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Venture beyond your comfort zone with spices.

Rice pudding without cinnamon, Indian curry sans cumin, and bean chili minus chili pepper—unimaginable. Lior Lev Sercarz, owner of La Boîte and author of “The Spice Companion” and “The Art of Blending,” agrees. “Adding spices to food is like going from 2-D to 3-D,” he says.

In addition to improving flavor, Sercarz says that seasoning makes food “more interesting,” enabling smaller portions to be more satisfying. Spices can also taste sweet or salty, allowing cooks to reduce the quantities of sugar, salt and fat in recipes.

They’re also naturally healthful. According to WebMD, many help curb inflammation (which can lead to heart disease and cancer). Cinnamon has been associated with reduced inflammation and blood glucose concentrations in diabetics, while capsaicin in chili peppers has been linked to lowering blood pressure.

When trying out a new spice, Sercarz recommends adding a small amount to a tiny portion of a dish first. He also suggests seasoning before, during and after cooking to build layers of flavor. “You want a balance of sweet, hot, salty, acidic and bitter flavors,” he remarks. Read on for a Q&A with Sercarz on how to spice up your cooking—and life— and for three recipes showcasing the power of spices.

Which five commonly available spices do you use most often?

  • Salt enhances flavors and allows cooks to use less sugar. I add it to baked goods and season fruit with it. For instance, I’ll sprinkle coarse salt on mango, pineapple or apple. It makes eating fruit a more interesting experience.
  • For pepper, I use peppercorns and chili peppers in nearly everything, both sweet and savory. There are hundreds of varieties of both peppercorns and chili peppers. I’ll add them to chai tea, hot chocolate, eggs, salad, yogurt, juice and smoothies—even for my kids!
  • Paprika (especially the smoked variety) has a terrific smoky-acidic scent and flavor, which mimics grilled meat. So even a vegetable cooked with it will remind you of barbecue. The spice also thickens sauces, which is helpful if you are trying to avoid cornstarch, flour or butter.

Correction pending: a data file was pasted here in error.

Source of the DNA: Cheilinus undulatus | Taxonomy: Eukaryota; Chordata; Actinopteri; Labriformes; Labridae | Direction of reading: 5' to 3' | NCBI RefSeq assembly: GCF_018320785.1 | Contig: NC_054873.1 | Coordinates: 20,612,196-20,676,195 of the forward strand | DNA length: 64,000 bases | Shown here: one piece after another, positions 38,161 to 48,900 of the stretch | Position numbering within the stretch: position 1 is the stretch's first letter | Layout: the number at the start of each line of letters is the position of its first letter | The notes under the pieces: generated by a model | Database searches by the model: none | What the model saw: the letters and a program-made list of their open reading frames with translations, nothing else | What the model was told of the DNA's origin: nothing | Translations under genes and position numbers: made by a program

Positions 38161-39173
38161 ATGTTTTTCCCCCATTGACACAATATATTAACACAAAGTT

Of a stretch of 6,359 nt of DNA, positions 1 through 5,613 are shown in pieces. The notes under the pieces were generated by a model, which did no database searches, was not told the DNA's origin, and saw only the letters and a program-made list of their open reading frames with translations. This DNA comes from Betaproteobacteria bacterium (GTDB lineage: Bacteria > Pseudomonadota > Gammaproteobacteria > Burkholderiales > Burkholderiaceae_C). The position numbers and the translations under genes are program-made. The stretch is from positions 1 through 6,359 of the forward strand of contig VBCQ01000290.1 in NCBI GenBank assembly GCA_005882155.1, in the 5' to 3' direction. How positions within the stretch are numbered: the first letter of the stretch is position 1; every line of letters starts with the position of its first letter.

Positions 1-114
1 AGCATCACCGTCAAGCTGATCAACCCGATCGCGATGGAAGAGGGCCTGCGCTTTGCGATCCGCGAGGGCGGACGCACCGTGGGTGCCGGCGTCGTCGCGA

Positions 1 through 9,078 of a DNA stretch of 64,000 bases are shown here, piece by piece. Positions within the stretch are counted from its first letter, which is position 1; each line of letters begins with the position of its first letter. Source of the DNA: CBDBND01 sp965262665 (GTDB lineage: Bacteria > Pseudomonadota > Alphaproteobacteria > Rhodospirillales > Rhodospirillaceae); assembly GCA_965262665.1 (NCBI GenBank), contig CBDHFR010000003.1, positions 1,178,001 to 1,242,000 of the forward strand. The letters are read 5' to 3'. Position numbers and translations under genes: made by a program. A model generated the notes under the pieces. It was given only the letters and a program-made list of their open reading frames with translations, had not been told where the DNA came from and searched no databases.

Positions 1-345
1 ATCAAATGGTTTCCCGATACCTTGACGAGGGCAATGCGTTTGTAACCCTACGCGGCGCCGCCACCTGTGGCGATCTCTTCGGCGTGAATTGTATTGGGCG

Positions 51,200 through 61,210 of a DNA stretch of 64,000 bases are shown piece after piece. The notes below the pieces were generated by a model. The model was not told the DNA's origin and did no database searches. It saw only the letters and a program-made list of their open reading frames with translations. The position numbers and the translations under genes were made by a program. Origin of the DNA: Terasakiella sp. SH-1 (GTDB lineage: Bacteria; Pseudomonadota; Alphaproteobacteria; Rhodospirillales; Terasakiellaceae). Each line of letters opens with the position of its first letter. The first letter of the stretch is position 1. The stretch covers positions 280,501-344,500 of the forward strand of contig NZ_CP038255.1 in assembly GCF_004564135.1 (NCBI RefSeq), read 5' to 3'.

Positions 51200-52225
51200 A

• Cumin has a gamy, savory flavor. It also contains sodium, so you can reduce the salt in a dish. Try sprinkling toasted cumin seeds on salads.
  • Cinnamon has a natural sweetness and floral notes—I’m very emotional about it! Use it in savory dishes to make them sweeter and in sweet preparations to make them more savory and cut the sugar. Try adding it to tomato sauces and seafood and meat dishes.

Which five less common spices do you use most often?

  • Urfa chilies have deep, chocolate-wine-smoke notes and balanced heat. Try using this in place of black pepper.
  • Cardamom has floral flavors and enhances baked goods, coffee and tea, and vegetables. Try tossing beets, carrots, turnips and brussels sprouts with ground cardamom, garlic, salt and olive oil and then roasting.
  • Cubeb possesses a grapefruit-like quality and a slight sweet, pleasant bitterness. Sprinkle it on sliced oranges and grapefruits, and use it in seafood dishes.
  • Asafetida has hard-core onion-garlic notes, enhancing vegetable and cheese dishes. If you have onion and garlic allergies, it will be your new best friend! My favorite recipe I learned to make in Pakistan is to sauté baby spinach in butter or olive oil and add salt, chili flakes and asafetida. Stir in yogurt at the end for a light, quick, satisfying version of creamed spinach.